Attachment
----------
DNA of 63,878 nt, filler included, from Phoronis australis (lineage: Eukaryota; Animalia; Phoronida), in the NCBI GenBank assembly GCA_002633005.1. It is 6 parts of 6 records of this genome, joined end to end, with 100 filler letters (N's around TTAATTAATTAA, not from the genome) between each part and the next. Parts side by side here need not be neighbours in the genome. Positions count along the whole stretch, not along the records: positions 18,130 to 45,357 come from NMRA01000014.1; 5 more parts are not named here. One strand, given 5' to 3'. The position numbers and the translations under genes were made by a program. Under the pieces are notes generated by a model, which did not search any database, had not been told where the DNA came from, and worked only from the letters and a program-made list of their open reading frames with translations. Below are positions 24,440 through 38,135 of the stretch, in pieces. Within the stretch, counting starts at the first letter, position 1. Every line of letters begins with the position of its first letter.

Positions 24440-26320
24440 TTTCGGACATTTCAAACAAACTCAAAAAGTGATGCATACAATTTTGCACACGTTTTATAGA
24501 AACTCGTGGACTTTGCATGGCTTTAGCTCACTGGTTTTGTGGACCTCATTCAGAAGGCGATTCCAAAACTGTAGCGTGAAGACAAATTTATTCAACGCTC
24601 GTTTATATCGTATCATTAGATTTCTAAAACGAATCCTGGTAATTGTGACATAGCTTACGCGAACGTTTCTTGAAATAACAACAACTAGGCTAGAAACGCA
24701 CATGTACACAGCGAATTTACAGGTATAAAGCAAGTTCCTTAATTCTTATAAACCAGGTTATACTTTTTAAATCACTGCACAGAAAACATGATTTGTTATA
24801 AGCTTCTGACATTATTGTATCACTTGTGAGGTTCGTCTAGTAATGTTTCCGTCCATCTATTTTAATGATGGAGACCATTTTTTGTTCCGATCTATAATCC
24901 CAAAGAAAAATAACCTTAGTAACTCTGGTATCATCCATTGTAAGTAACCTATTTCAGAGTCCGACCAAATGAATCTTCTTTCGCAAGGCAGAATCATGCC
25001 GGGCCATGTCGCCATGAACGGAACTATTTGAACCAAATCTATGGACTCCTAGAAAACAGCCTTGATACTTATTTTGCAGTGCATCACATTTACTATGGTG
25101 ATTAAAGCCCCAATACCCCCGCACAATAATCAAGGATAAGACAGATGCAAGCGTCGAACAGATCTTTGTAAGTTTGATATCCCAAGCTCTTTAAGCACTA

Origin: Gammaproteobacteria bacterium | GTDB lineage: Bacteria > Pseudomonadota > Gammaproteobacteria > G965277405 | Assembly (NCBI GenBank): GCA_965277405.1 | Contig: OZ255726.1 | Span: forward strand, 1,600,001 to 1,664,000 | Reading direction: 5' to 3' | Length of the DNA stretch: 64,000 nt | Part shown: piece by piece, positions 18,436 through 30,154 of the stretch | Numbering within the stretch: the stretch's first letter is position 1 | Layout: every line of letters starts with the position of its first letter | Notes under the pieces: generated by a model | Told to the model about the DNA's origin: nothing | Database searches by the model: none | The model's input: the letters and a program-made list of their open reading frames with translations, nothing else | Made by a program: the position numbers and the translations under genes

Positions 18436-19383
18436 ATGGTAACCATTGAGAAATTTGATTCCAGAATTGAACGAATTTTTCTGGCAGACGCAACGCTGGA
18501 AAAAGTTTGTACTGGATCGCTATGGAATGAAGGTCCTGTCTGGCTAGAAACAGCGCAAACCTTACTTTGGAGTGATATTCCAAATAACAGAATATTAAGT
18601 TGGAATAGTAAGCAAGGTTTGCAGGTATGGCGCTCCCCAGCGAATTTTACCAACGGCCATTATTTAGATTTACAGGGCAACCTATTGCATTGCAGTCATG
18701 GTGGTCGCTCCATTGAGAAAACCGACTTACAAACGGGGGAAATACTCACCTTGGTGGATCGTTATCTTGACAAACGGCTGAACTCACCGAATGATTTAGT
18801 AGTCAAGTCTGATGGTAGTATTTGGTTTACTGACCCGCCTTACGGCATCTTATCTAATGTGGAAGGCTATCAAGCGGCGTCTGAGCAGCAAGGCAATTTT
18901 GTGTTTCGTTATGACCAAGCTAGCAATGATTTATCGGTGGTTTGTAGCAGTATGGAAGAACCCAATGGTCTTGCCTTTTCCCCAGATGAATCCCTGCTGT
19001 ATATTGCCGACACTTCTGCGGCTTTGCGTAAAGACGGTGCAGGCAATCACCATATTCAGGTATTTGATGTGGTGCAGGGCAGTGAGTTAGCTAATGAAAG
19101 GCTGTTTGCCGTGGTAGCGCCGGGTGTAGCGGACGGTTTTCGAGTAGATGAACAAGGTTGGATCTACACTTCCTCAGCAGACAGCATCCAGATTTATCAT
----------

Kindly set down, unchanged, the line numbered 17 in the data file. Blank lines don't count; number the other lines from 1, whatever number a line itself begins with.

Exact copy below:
18801 AGTCAAGTCTGATGGTAGTATTTGGTTTACTGACCCGCCTTACGGCATCTTATCTAATGTGGAAGGCTATCAAGCGGCGTCTGAGCAGCAAGGCAATTTT